Lets first understand and define a deeper meaning of Utility Locating and Utility Mapping.
- the state of being useful, profitable, or beneficial.
The word Utility comes from the Latin word ‘Utilis’ which translates to Useful.
- discover the exact place or position of.
The word Locating comes from the Latin word ‘locus’, which translates to place.
Modern Mapping definition:
- an operation that associates each element of a given set (the domain) with one or more elements of a second set (the range).
Modern Map Definition:
- represent (an area) on a map; make a map of.
The word Mapping comes from the word map, which comes from the Latin word ‘Mundus’, which translates to world.
So, The original combined meaning of Utility Locating is..
The original meaning of a Utility Map is..
First Known Utility Locators and Mappers.
Who were the first culture to create utility maps, The first earliest recorded utility locators and mappers came from Australia, The Aboriginals, An unprecedented DNA study has found evidence of a single human migration out of Africa and confirmed that Aboriginal Australians are the world’s oldest civilization. The connection of the First Nations Map, shapes their values, relationships and identity. There are over 500 different First Nations clan groups or nations. Each of these groups have different cultures, beliefs and languages. My guess is they started by drawing art on the ground of things that mattered to survive, then solidified it with rock cave art. Aboriginal rock art has been dated to around 30,000 years ago, although there are possibly much older sites on the continent. These acted as guiding spirits in there culture and maps were later innovated in the same way called the dreamtime. In Australian Aboriginal mythology, Baiame (or Biame, Baayami, Baayama or Byamee) was the creator god and sky father in the Dreaming of several Aboriginal Australian peoples of south-eastern Australia, such as the Wonnarua, Kamilaroi, Eora, Darkinjung, and Wiradjuri peoples. The innovation has continued and the culture is still around in form of dot paintings, making it the oldest living culture of civilization. These dot painting maps are not only a great art form but a way of life from the land. These are in my mind the first utility locators and maps.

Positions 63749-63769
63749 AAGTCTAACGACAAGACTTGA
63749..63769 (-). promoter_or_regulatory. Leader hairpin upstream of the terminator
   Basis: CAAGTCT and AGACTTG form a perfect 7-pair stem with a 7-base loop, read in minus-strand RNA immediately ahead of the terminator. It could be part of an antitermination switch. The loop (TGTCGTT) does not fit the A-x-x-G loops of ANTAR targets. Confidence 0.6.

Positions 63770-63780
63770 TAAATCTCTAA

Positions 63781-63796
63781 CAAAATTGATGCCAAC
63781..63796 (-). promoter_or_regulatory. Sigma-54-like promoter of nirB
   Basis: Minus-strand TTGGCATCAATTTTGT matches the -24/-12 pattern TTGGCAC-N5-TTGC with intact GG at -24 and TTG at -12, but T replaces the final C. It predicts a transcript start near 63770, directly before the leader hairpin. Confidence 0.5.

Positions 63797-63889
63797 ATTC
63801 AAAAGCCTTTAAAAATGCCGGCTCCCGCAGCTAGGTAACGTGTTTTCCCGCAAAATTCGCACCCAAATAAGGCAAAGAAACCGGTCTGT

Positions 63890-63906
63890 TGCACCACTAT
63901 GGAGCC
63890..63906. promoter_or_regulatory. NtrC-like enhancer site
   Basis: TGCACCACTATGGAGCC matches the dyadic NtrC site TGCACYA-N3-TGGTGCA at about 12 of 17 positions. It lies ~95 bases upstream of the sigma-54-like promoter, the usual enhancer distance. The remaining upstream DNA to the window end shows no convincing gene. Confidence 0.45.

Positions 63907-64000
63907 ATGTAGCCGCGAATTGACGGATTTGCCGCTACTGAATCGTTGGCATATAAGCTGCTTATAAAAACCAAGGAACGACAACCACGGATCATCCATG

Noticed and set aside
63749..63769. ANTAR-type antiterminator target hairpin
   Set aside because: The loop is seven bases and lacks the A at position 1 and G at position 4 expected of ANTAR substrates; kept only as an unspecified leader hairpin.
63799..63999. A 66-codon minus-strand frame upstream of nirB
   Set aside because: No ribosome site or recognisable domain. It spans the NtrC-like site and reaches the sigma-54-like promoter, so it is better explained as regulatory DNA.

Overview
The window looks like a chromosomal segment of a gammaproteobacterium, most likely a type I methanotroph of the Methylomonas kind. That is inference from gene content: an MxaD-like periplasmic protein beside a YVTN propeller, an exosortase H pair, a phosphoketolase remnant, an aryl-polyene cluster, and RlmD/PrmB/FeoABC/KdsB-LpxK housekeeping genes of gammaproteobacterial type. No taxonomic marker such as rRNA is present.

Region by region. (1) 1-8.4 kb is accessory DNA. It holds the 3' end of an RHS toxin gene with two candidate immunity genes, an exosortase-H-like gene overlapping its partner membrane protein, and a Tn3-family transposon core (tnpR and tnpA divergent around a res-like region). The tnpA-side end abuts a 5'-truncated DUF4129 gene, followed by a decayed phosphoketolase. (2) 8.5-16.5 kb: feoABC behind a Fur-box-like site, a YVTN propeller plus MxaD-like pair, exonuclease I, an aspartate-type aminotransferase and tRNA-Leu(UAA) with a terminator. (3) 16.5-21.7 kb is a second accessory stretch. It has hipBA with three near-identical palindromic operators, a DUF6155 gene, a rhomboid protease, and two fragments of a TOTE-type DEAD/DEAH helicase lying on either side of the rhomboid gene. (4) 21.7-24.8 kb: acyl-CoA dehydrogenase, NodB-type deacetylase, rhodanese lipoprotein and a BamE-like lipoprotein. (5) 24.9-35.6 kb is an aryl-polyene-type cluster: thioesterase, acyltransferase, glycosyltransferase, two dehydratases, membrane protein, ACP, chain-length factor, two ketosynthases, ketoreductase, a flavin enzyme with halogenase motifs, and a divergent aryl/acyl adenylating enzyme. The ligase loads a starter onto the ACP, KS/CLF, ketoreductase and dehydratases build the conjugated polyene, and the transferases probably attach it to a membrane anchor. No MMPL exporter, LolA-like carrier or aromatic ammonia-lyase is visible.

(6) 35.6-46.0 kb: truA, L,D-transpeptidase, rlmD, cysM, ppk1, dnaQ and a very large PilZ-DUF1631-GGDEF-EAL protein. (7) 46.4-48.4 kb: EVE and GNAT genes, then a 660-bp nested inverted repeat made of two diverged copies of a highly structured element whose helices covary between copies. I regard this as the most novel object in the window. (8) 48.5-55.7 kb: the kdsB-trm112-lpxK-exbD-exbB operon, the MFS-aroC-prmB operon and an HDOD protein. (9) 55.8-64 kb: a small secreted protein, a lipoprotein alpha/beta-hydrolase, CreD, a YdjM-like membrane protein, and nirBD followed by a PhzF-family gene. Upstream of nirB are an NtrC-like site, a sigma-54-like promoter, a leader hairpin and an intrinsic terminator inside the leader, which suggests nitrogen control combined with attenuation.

Some of the symbols used that I found interesting are, Traveling tracks, Sitting places, Campsites, meeting places, rain, rivers, water, watering holes, running water, clouds, rainbows, mountains, windbreaks, sand hills, different animal tracks, bush-tucker, honey ants, yam plants, men, woman, elders, spears, shields and my favorite people dancing.
Another interesting thing is how they communicated these maps through Songlines/Traveling sing, Songlines are the Aboriginal walking routes that crossed the country, linking important sites and locations. The term ‘Songline’ describes the features and directions of travel that were included in a song that had to be sung and memorized for the traveler to know the route to their destination. It sure would make communicating and mesmerizing maps more fun.
Innovation of technology and equipment of locating underground utility pipes and cables.